It’s been eleven years since I started my life in publishing, and in that time, one of the biggest changes has been the amount of travel I do. There was a time in my life when I traveled for vacations – and most of those locations were within driving distance. Fast forward a decade, and now I’m often on the road every week, particularly during heavy conference times in the spring and fall. Between now and the end of November, I'll visit about a dozen cities. It’s joyous because of the interesting people I meet and the communities I get to learn about.  In 2020, for example, I'll go to Shanghai and Hawaii for author visits, places I could only have dreamed about earlier. But despite those plusses, business travel can also be a grind. Crowded airports, canceled flights, strange hotel rooms and time away from your family and routines are tough on the mind and body when you have to do it long-term. How to survive? I’ve invested in TSA Precheck to minimize the hassle of screening lines, and I can safely say that the cushy Delta Skylounge has been worth the investment for the free food and comfort that it provides when I've had it up-to-here on a frustrating travel day. But there are also smaller purchases I’ve made along the way that have made life easier. For all you bookish travelers out there, here’s my survival kit. Luggage Travel Pro Luggage* Invest in one good piece of...
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Let’s Go Write in the Woods

By Appearances, The Writing Life, Writing Workshops
How do we survive as people, as artists and as publishing professionals?  If you have three days in September, I’m extending an invitation to join me in the woods to figure it out. With the lovely Alison Green Myers who makes every Highlights Workshop amazing I will lead a workshop at the Highlights Foundation with illustrator Carolyn Dee Flores and art director Ellice Lee. If you’ve never been to this beautiful place, picture rolling hills and cabins, all the ice cream you can eat and a chance to think and write for three days with people who, like you, are working to become professional, self-sustaining writers. I’ve been to Highlights before, sometimes as a special guest, once as a writing fellow, other times leading workshops. Over the years, I’ve worked with all kinds of folks, from scholars trying to write academic papers on subjects no one was covering, to teachers, like Ernesto Cisneros, whose upcoming debut novel, Efrén Divided, we worked on together in two rocking chairs in front of his cabin. What we both remember most is his reaction to hearing his words read aloud for the first time, that moment when he thought he might actually see this through to publication. An evening reading from one of my past times at Highlights There are selfish motives for me, too. The truth is that while I’ve given advice, I’ve also received beautiful gifts of inspiration and practical help in return. For example, a few years ago Andi Michelson created a reusable Velcro...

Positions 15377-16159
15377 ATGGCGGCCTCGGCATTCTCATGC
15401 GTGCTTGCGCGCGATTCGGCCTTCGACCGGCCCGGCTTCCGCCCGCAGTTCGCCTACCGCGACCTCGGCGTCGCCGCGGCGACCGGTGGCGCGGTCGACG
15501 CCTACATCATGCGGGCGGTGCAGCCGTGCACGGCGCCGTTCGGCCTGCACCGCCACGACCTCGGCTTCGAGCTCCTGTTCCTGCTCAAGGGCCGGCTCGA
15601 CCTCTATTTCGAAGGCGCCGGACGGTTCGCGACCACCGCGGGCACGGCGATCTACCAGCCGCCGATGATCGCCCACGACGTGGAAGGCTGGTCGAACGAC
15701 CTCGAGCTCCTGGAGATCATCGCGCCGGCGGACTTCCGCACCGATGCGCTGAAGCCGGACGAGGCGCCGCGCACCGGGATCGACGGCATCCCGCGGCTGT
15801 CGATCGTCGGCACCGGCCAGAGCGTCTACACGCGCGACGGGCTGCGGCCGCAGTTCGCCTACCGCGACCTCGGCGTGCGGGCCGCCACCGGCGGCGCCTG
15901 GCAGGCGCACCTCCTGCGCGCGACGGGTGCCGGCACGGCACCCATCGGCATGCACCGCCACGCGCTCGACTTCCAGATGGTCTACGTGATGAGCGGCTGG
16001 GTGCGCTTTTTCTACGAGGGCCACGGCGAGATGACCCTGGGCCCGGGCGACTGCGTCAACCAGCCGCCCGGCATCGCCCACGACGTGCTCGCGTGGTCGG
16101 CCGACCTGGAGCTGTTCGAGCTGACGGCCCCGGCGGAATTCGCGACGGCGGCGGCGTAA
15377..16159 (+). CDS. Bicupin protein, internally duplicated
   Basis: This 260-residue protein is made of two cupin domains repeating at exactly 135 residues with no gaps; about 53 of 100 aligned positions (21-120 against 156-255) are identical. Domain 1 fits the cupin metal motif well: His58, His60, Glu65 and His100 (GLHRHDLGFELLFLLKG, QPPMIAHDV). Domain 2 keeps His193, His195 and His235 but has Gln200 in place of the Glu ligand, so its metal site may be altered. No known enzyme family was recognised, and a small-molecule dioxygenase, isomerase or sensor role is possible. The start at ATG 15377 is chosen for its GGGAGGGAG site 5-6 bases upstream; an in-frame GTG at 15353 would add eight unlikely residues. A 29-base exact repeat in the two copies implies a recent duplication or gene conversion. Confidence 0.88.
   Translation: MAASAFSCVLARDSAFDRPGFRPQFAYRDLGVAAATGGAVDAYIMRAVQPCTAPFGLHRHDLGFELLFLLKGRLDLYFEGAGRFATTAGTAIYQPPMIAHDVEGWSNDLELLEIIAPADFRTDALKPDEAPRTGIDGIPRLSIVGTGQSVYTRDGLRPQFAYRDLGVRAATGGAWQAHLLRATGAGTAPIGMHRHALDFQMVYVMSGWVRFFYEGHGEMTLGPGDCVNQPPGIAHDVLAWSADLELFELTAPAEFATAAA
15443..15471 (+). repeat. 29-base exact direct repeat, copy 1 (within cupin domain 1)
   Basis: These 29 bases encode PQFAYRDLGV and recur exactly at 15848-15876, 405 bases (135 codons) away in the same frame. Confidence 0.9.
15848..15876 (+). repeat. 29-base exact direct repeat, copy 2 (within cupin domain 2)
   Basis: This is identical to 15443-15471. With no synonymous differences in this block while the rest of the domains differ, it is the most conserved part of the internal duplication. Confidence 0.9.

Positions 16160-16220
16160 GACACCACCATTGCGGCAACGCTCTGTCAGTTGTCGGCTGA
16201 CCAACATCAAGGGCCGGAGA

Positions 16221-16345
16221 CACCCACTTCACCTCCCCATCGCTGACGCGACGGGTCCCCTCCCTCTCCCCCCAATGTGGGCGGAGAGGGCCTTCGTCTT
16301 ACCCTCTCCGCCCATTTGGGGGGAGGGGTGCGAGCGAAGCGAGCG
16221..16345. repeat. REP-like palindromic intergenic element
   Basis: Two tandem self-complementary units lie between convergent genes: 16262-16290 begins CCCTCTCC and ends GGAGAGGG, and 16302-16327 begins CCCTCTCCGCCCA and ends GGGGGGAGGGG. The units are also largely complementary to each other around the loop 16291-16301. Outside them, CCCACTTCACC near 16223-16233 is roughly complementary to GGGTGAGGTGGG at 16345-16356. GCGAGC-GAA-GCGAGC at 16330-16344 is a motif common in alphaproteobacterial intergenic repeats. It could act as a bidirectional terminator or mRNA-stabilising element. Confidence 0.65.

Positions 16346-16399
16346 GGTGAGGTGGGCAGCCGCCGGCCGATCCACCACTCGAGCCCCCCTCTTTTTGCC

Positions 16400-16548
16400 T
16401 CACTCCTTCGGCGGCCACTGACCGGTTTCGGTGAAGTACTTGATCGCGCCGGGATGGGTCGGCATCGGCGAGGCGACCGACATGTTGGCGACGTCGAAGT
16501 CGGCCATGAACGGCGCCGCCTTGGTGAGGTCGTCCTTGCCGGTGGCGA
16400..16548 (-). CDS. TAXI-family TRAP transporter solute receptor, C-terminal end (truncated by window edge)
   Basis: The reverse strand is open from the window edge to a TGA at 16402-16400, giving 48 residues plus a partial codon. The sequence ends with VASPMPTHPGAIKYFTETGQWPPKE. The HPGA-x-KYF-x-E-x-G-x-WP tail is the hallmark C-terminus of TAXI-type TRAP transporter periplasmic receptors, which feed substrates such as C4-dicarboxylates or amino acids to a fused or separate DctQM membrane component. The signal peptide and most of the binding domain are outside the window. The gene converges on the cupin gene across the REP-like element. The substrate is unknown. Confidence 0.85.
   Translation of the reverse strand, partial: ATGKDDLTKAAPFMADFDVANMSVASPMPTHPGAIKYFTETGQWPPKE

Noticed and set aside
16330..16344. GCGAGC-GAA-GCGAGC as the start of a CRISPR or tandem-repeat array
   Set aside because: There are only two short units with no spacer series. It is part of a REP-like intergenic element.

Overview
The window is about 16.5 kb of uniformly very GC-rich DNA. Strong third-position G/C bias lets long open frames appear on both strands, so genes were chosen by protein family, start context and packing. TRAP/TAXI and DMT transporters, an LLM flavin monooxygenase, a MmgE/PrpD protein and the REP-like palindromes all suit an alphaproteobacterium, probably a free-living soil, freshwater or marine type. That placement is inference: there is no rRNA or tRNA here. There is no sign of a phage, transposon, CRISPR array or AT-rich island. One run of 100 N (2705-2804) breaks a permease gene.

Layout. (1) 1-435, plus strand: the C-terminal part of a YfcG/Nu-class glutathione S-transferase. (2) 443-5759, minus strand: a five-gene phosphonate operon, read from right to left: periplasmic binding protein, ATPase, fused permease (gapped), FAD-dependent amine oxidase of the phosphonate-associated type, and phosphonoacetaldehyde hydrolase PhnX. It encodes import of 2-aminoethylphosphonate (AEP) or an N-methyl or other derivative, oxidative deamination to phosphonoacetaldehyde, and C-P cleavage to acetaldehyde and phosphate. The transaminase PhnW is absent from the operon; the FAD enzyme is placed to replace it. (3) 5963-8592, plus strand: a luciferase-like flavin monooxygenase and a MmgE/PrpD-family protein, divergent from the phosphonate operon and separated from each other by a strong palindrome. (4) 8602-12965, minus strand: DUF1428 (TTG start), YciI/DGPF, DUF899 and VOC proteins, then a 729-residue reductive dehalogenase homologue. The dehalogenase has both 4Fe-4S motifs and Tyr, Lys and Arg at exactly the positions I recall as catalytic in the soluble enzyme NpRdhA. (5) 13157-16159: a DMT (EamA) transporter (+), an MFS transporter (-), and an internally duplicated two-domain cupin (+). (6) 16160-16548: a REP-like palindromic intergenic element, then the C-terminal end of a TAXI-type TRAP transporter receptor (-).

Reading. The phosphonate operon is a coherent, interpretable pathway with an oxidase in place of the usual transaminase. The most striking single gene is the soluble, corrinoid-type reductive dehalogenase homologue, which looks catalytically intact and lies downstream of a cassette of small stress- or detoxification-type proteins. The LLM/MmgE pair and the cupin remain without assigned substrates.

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Peace, Quiet & Writing: An invitation to the woods

By Appearances, The Writing Life

For a few days after Labor Day, I’ll make the trek back up to rural Pennsylvania to the campus of the Highlights Foundation, where they’ve begun an artist-in-residence program. The inaugural writers are Jerry and Eileen Spinnelli, Suzanne Bloom, and me. You know Highlights, of course, from their magazine and the years you probably spent doing the hidden picture search at the dentist office. (It has been the favorite magazine feature since 1946.) But, what I learned a few years ago is that they have a beautiful campus where writers come to workshop and compose away from all the distractions of their daily lives. I’ve been there twice:  once as a guest author with Kathy Erskine and Rich Wallace. The second time (sort of) last spring as part of the faculty for SCBWI Pennsylvania, which rented the space for its annual meeting. When I was approached in June, it took all of five seconds to say sí, como no, even though I’d already closed my calendar to anything new until 2017. Who could resist? The idea is that I hide away in the beautiful mountains, where my biggest personal worries will be reduced to ticks and which ice cream to choose as a snack. Other people will cook to feed me. I will not walk a dog, throw in laundry or respond to email. At night, I will look at the stars through a telescope in the Lodge and listen to bullfrogs. The rest is a blissful four days of writing…